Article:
When it first appeared in mid-1915 the Eindecker III’s top speed of 87mph was enough for it to run circles around the RFC’s existing types including the Vickers F.B.5 “Gunbus” which was almost 20mph slower at sea level. Another great advantage the Eindecker had over RFC types including the DH.2 was its ability to climb relatively quickly for although it had a similarly powerful engine the aircraft was nearly a 100lbs lighter. This also improved agility but as has been previously mentioned this made it less stable and more unforgiving to new pilots. The Eindecker III took just 5 minutes to reach 3,281ft while the DH.2 took closer to 7 minutes. However as the altimeter reached 10,000ft DH.2 began to catch up as the Eindecker’s engine began to lose steam the nearer to its 11,000ft service ceiling it got. In a continuous climb both aircraft could reach this altitude in around half an hour before in the final few hundred feet of climb the DH.2 would leap ahead. Endurance for the Eindecker III was a full hour less than the DH.2 but since the aircraft operated in defence for much of the time this was less of a concern.
The DH.2 was equipped with the tried and tested .303 in (7.7 mm) Lewis machine gun fitted with a 47-round drum magazine that the pilot had to reach over and replace once its rounds were exhausted. This weapon had the capability to fire up to 600 rounds a minute at a velocity of 2,440ft/sec. The effective firing range of the Lewis gun was 800m although combat rarely approached anywhere near that figure.
The Eindecker III was fitted with a synchronised 7.92 mm (0.312 in) lMG 08 Spandau machine gun positioned just offset to starboard to improve forward visibility when training the weapon on to a target. This had an exceptionally high rate of fire being in the range of 900rds/min but synchronising the weapon to the propeller did lower this figure slightly. This high rate of fire was not achieved without problems however with the early weapons being prone to stoppages. The synchronisation gear developed by Anthony Fokker was also prone to breaking down and several pilots found themselves shooting up their own propeller when firing their guns. If the propeller wasn’t destroyed then the unfortunate airman had to fly an increasingly unstable aircraft away from battle. A major advantage on the battlefield over the Lewis gun was that it had almost double the range but again combat rarely if ever occurred at those kinds of ranges.
The DH.2 had high altitude performance on its side which meant that the higher the arena the greater his aircraft would perform compared to the Fokker. The Eindecker enjoyed a higher degree of agility however particularly in the longitudinal plane where the rudder of the DH.2 had to work harder to keep up thanks to the heavier airframe it was turning. With most engagements taking place at lower levels the Eindecker could also outclimb the DH.2 in this arena and inflict greater damage with its heavier armament. While it could dish out plenty of punishment the Eindecker certainly couldn’t take it in return proving a much more flimsy machine. In truth the DH.2 was not exactly bulletproof either and it only took a few bullets in either aircraft’s engine to render it inoperable.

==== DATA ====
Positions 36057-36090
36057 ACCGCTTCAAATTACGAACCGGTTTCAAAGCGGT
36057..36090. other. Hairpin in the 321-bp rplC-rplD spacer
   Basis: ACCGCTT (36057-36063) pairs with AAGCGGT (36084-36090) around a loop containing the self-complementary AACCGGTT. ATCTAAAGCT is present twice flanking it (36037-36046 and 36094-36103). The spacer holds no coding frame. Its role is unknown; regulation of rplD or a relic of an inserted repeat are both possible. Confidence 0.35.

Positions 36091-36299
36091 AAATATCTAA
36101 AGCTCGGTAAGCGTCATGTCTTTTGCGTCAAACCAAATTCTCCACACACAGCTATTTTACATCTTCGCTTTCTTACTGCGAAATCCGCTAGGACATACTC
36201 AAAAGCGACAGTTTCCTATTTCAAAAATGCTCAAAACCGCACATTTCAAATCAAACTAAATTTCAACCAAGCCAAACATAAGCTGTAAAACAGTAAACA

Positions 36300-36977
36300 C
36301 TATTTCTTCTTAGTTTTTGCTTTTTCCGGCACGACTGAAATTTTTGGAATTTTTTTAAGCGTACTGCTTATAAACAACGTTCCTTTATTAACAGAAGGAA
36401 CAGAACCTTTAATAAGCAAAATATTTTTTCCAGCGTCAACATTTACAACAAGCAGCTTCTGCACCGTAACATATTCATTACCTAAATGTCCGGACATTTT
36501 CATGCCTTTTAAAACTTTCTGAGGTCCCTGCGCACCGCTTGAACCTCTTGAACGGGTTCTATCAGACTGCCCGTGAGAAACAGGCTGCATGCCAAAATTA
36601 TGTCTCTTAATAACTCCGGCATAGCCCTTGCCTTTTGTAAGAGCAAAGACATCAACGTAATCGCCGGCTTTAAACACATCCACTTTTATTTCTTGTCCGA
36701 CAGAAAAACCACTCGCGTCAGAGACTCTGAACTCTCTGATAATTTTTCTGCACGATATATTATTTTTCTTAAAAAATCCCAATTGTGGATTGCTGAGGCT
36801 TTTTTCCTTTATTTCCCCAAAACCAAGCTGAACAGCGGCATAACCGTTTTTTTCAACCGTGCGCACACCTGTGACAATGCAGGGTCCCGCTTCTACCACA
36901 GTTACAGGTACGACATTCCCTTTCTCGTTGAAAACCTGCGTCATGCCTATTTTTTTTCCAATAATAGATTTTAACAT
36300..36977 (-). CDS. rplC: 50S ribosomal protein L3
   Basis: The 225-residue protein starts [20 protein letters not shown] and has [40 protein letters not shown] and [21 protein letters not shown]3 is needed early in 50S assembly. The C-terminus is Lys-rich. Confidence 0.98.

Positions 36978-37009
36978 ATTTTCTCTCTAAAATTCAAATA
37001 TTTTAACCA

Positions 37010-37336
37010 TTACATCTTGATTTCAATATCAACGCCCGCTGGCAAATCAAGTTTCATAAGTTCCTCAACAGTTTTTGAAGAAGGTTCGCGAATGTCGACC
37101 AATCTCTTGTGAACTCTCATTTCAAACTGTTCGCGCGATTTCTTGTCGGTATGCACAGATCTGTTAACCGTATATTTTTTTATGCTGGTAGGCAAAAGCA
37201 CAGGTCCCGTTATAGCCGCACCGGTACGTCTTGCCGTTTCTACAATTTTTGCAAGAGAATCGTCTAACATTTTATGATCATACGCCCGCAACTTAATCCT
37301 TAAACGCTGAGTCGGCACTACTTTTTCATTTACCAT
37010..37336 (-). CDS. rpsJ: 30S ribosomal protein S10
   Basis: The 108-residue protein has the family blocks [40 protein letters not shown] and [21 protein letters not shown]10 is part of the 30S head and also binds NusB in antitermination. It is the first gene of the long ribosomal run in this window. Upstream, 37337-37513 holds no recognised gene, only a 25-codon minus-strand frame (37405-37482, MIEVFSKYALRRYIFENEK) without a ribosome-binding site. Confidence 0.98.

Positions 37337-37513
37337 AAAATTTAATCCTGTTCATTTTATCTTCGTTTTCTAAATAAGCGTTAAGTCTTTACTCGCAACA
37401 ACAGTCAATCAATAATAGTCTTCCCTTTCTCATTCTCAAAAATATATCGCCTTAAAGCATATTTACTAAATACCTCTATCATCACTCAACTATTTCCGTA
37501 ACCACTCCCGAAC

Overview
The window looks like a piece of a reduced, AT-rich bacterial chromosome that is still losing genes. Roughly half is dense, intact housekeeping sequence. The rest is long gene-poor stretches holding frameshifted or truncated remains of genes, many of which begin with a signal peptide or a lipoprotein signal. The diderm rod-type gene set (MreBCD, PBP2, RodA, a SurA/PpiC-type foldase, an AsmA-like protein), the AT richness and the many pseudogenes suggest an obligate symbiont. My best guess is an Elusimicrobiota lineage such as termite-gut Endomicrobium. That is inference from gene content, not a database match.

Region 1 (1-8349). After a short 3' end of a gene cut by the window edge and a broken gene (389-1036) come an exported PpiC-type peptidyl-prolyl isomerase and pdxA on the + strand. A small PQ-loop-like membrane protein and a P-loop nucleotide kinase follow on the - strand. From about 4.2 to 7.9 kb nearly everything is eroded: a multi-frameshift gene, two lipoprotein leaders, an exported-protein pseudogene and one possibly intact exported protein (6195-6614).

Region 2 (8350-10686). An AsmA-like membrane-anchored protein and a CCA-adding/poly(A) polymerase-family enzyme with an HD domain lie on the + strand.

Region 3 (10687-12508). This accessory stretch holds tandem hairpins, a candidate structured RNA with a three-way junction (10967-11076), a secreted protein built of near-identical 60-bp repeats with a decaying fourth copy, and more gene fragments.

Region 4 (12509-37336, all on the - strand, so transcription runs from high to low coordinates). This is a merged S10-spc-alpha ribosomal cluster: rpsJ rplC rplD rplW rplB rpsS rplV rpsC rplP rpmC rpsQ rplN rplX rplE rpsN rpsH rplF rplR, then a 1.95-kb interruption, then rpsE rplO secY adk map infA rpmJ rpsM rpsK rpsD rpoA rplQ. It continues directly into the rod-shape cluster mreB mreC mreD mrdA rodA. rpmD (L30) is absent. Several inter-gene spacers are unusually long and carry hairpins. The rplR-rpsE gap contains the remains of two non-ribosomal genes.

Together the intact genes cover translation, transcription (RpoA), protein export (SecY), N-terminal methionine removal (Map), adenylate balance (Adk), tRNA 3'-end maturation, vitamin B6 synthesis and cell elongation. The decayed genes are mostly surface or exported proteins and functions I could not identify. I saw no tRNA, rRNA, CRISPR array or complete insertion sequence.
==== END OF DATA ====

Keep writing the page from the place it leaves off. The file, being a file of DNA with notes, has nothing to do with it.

Overall the DH.2 has a slight edge over the Eindecker III except when below 4,000ft but as in most cases the outcome of an air-to-air combat would be determined primarily on the pilot playing his aircraft to its own strengths. More than anything it would be determined by who spotted who first as that pilot would have the immediate advantage of being able to tailor that all important first attack that would initiate combat. Using superior speed at altitude the DH.2 pilot has a higher chance of making that killer first attack by diving down on to the enemy but if he was to fail in bringing down the Eindecker in this initial first attack then the German aircraft would give a good account of itself in the hands of an experienced pilot.
Between 1915-16 the DH.2 didn’t help win the battle for the skies but it did restore parity thus helping to significantly reduce the danger to the RFC’s reconnaissance operations. Such was the speed of development in wartime that by mid-1916 both these aircraft were already outclassed by even newer types after just a year in action.